Kirk Ferentz is heading into uncharted territory as he enters his 21st season as head coach. Ferentz is surpassing the legendary Hayden Fry in longevity at Iowa, with Fry having coached the Hawkeyes for 20 seasons, from 1979-98.
Ferentz also surpassed Fry to become Iowa' all-time winningest football coach last season, and he enters this season with 152 career wins, becoming only the fifth Big Ten head coach to win 150 games. He shows no signs of slowing down, nor has he offered any hints about retiring.
Iowa is coming off a four-year stretch in which it combined to win 37 games, including nine victories last season capped off by a 27–22 win over Mississippi State in the Outback Bowl.
Previewing Iowa's Offense for 2019
Senior quarterback Nate Stanley has thrown a combined 52 touchdown passes over the past two years, more than any quarterback in program history in back-to-back seasons. So that's the good news.
The bad news is that tight ends Noah Fant and T.J. Hockenson combined to catch 27 of Stanley's 52 scoring strikes, but they are no longer on the team after both declared for the 2019 NFL Draft. Senior Nate Wieting is the only tight end on the current roster who has caught a pass in college, and he has only three career receptions.
Stanley is on course to rank as one of the most prolific passers in program history with over 5,000 passing yards already. But Iowa is also just 9–9 in conference games with him as the starter. The next hurdle for the 6-foot-4, 243-pound senior is to achieve team success, because that goes a long way in measuring a quarterback’s legacy.
Stanley will have two experienced receivers to throw to in juniors Ihmir Smith-Marsette and Brandon Smith. Smith-Marsette averaged a healthy 15.7 yards on his 23 receptions. Smith caught 28 passes for 361 yards. Redshirt freshman Tyrone Tracy Jr. played well in the spring and should contribute.
The top three running backs from last season also return — although none averaged more than 5.0 yards per carry — as do starting tackles Alaric Jackson and Tristan Wirfs on what should be another stout Hawkeye offensive line.
Previewing Iowa's Defense for 2019
Iowa's strength on defense starts in the trenches, where junior A.J. Epenesa is arguably the Big Ten's top pass rusher. He and junior Chauncey Golston should form a dynamic duo at defensive end. The 6'5", 265-pound Golston was one of the most improved players on the team last season. He isn’t at the same level as Epenesa, but few are in the collegiate ranks.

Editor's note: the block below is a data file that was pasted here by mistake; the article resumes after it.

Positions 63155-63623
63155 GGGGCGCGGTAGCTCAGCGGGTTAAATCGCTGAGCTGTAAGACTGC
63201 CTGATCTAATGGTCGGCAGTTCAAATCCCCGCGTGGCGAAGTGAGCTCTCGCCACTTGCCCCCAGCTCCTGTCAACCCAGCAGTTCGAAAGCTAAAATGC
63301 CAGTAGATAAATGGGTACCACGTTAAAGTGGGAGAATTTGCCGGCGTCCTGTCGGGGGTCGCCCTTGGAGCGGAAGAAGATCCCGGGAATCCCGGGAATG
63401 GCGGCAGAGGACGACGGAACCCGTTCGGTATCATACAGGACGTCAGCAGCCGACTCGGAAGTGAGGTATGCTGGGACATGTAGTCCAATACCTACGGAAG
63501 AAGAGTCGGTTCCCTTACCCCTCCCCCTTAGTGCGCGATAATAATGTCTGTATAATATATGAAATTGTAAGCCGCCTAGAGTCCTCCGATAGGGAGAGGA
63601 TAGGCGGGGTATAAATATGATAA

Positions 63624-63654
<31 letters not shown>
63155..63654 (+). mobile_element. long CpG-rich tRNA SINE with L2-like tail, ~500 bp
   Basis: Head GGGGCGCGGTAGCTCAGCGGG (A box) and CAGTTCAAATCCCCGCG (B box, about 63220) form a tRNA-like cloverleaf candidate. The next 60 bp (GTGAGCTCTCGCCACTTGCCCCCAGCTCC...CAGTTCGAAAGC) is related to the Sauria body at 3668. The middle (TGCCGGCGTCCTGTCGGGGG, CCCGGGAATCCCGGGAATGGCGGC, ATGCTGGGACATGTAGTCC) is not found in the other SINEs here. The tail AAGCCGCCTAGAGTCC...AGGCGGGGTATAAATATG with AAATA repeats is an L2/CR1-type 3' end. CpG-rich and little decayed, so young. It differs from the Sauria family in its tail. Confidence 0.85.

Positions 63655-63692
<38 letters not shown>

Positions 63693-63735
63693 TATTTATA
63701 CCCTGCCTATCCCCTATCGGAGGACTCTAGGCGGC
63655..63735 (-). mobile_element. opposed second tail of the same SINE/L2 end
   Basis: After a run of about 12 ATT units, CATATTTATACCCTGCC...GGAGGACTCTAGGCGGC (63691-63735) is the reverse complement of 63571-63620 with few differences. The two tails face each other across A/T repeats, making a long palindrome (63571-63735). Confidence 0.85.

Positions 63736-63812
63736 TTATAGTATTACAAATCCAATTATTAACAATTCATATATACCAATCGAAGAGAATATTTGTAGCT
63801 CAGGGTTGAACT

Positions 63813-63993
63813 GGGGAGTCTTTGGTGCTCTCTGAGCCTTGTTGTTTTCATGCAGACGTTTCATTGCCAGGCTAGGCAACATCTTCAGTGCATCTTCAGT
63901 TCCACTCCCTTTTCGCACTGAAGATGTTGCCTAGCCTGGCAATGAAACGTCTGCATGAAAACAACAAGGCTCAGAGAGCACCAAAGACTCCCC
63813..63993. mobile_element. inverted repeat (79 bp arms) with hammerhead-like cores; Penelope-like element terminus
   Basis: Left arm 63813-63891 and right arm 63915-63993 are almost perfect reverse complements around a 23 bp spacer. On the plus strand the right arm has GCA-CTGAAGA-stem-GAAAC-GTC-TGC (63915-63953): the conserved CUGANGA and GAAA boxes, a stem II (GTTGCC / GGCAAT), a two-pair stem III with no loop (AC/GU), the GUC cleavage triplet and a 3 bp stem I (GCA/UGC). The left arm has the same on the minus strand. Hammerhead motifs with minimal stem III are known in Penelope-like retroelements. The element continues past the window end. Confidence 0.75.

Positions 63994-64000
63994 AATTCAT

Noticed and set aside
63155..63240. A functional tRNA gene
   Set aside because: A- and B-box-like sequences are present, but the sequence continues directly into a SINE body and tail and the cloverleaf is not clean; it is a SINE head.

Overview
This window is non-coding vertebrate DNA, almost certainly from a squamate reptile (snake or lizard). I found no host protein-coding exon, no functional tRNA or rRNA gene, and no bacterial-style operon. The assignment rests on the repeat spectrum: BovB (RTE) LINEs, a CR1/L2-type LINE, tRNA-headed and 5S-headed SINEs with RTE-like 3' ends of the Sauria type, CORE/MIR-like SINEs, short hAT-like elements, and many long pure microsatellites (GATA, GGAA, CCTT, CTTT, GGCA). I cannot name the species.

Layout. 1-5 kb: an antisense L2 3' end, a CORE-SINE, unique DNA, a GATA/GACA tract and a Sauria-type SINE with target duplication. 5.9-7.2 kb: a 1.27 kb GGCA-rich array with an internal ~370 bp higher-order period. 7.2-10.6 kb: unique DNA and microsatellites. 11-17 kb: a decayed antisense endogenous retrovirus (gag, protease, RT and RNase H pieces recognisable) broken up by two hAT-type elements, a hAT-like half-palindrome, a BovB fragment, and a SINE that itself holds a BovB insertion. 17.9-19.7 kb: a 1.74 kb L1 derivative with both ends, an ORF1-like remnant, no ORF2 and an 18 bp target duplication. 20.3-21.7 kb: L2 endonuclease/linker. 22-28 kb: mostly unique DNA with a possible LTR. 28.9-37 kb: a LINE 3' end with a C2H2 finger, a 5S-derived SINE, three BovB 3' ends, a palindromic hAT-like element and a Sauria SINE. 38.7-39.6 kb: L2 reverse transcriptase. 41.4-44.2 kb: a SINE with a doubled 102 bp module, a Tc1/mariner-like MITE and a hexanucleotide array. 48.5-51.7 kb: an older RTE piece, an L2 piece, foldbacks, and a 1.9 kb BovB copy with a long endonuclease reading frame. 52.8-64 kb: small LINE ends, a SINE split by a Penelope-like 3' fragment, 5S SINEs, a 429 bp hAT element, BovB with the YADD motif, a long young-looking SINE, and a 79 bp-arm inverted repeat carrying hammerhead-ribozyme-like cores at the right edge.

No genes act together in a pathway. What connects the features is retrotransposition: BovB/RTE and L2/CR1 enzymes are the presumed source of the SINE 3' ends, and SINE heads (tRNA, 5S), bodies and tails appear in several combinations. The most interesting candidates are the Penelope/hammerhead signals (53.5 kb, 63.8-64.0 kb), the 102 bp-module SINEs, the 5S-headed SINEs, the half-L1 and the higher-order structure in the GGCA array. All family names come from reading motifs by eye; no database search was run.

There is plenty of experience returning at linebacker, but no proven stars. Senior Kristian Welch, junior Nick Niemann and sophomore Djimon Colbert were listed as the starters throughout spring practice, and all three played significant roles last season. Welch is considered the front-runner to replace the departed Jack Hockaday at middle linebacker.
Three of the four listed starters in the secondary — cornerbacks Matt Hankins and Michael Ojemudia and safety Geno Stone — all played key roles last season. The biggest concern is finding a replacement for Amani Hooker, who declared for the 2019 NFL Draft after having been named the Defensive Back of the Year in the Big Ten last season. Iowa took advantage of Hooker's versatility by using him as both a safety and linebacker. There were several players competing for that dual role in spring practice, including Ojemudia and redshirt freshman D.J. Johnson.
Previewing Iowa's Specialists for 2019
There are more questions than answers here, with hardly any experience at placekicker and with a punter who has struggled over the past two seasons. Juniors Caleb Shudak and Keith Duncan are competing to replace Miguel Recinos as the starting kicker, and the battle was too close to call in spring practice. Duncan's name might sound familiar because he made a field goal as time expired to beat Michigan in 2016. But then he lost the starting position to Recinos and didn't attempt any kicks over the past two seasons.
Senior Colten Rastetter has started at punter for the past two seasons, but his performance has left much to be desired, as he averaged under 40 yards per attempt in boåth seasons. Rastetter was listed ahead of sophomore Ryan Gersonde throughout spring practice, but the punter to watch out for is Michael Sleep-Dalton, a graduate transfer from Arizona State who was scheduled to enroll at Iowa in the summer.
Smith-Marsette gives Iowa one of the top kick returners in the Big Ten, and he was also competing in the spring to replace the departed Kyle Groeneweg as the punt returner.
Iowa lost plenty of star power from last season, including two of the top tight ends in the country. But with a proven quarterback, three experienced running backs, two emerging stars at offensive tackle and maybe the top pass rusher in college football, the cupboard hardly is bare. And that's good, because the schedule is brutal, with road games at Iowa State, Michigan, Northwestern, Wisconsin, and Nebraska.
A 16th winning season under Ferentz seems well within reach, but the schedule might keep Iowa from winning the Big Ten West Division.